CIBC profit gets boost from PrivateBancorp acquisition

TORONTO (Reuters) - Canadian Imperial Bank of Commerce CM.TO reported first-quarter earnings that exceeded market expectations, helped by a strong performance in all business units and expansion in the United States.

FILE PHOTO: The Canadian Imperial Bank of Commerce (CIBC) logo is seen outside their Bay Street headquarters in Toronto, Ontario, Canada March 16, 2017. REUTERS/Chris Helgren/File Photo

Chief Executive Victor Dodig said in December the U.S. contribution to earnings was expected to nearly double in the next three years. Canada’s fifth-biggest lender purchased Chicago-based PrivateBancorp for $5 billion last June.

The bank’s U.S. business earned a quarterly net income of C$134 million ($105 million), more than four times the amount in the same period a year earlier. The quarter was the second in which PrivateBancorp has contributed to earnings.

Chief Financial Officer Kevin Glass said the integration of PrivateBancorp was going well and CIBC was focusing on growing its U.S. business organically rather than through more acquisitions.

“We’d like to make sure that we bed this down,” he said in an interview.

Prior to the PrivateBancorp acquisition, CIBC had derived a higher proportion of its earnings from its home market than other large Canadian banks. Analysts had said this left it exposed amid increasing concerns that red-hot housing markets in Toronto and Vancouver could decline.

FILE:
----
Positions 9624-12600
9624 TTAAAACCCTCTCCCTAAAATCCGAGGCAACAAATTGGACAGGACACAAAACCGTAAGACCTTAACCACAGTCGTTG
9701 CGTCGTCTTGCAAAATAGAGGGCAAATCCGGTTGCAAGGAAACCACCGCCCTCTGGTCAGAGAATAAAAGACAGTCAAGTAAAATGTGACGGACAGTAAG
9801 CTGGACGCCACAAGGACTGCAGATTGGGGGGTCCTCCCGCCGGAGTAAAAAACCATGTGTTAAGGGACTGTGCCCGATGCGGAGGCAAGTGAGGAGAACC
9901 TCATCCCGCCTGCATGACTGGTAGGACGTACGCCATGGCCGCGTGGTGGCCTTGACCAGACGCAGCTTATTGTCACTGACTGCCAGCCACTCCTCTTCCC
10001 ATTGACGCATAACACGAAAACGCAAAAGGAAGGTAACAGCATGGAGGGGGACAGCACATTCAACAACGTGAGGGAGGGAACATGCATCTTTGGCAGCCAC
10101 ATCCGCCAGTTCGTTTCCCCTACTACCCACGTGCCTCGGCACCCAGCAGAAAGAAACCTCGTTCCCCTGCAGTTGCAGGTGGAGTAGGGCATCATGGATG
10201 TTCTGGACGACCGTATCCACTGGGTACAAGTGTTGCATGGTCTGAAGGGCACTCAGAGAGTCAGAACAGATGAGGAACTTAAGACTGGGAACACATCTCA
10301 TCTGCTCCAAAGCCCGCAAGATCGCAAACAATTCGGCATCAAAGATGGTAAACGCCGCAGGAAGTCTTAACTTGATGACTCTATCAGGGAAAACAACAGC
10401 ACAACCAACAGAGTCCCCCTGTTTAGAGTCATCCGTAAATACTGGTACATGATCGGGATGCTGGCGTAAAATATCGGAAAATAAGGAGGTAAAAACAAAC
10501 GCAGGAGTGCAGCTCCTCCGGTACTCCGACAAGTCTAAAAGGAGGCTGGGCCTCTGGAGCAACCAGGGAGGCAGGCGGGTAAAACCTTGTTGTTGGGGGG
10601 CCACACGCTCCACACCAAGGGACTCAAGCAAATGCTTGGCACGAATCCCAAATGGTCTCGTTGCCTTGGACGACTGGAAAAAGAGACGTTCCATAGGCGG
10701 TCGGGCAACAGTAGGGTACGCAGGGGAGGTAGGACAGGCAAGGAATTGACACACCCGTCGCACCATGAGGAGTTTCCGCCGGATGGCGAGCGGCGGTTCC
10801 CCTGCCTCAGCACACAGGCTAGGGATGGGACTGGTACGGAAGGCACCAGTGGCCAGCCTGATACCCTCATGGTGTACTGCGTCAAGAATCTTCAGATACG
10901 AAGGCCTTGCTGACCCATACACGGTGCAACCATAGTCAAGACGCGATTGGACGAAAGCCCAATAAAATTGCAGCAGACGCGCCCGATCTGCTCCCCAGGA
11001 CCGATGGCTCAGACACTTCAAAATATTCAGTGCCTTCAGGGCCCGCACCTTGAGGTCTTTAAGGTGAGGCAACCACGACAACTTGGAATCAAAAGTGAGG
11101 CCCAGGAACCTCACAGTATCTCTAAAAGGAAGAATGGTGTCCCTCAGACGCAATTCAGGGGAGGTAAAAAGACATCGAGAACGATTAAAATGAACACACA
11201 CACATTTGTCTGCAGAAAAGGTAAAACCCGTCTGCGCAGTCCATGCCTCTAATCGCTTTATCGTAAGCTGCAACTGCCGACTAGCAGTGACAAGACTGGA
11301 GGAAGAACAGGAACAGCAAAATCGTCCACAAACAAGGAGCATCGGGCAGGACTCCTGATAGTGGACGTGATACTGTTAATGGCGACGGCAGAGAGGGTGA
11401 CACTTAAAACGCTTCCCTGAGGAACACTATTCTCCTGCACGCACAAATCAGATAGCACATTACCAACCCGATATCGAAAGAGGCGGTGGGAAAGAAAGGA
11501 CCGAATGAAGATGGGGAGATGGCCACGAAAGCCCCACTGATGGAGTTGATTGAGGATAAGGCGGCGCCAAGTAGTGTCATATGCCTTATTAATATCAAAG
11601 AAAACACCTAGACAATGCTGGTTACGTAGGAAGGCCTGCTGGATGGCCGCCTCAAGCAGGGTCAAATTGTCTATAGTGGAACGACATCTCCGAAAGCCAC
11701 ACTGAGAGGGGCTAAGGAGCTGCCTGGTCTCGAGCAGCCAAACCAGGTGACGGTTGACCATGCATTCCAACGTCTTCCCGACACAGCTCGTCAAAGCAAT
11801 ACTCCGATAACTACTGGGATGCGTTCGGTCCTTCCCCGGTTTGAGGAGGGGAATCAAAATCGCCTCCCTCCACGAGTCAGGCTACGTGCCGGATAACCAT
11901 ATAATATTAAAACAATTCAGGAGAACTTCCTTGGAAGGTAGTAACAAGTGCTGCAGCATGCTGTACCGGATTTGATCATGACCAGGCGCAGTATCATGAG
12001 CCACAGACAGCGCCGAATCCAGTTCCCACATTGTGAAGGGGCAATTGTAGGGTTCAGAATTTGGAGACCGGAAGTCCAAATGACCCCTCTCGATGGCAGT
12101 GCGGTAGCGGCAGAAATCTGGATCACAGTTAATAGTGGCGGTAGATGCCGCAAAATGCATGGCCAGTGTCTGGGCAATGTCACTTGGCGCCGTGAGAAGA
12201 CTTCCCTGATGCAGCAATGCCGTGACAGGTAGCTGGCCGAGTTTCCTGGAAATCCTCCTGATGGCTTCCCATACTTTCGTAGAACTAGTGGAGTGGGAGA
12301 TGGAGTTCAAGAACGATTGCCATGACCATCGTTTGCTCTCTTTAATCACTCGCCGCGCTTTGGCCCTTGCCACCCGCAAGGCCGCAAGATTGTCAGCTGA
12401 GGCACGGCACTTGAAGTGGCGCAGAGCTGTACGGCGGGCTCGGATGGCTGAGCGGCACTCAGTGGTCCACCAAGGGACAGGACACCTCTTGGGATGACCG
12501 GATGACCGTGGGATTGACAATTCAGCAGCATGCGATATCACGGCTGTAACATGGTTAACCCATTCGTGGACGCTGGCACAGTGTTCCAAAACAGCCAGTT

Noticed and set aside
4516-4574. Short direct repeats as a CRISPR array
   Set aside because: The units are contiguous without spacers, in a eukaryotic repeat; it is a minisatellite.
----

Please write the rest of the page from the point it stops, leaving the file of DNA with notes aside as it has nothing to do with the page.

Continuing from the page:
Shares in CIBC were up 1.8 percent in morning trading. The stock has slipped 4.5 percent this year so far.

“We expect CIBC shares to make up some ground today, given their discount valuation and year-to-date underperformance,” said Eight Capital analyst Steve Theriault.

The bank’s residential mortgage book has been growing faster than those of its rivals, and CIBC has seen its home loan portfolio as a means through which it could cross-sell other products. However, the pace of growth has been slowing since last summer and the bank expects that trend to continue.

Canada introduced stricter mortgage rules in January, requiring borrowers taking out uninsured mortgages to be stress-tested to determine their ability to make repayments at a rate 200 basis points above their contracted mortgage.

Glass said it was too early to tell what the impact of the new rules would be.

CIBC reported earnings per share, excluding one-off items, that rose to C$3.18 in the quarter ended Jan. 31, compared with C$2.89 a year earlier. Analysts had, on average, forecast C$2.83 a share, according to Thomson Reuters I/B/E/S data.

Net income, excluding one-off items, was C$1.4 billion, against C$1.2 billion a year ago.

The bank reported a 3 cent rise in its quarterly dividend to C$1.33.

Reporting by Matt Scuffham; Editing by Bernadette Baum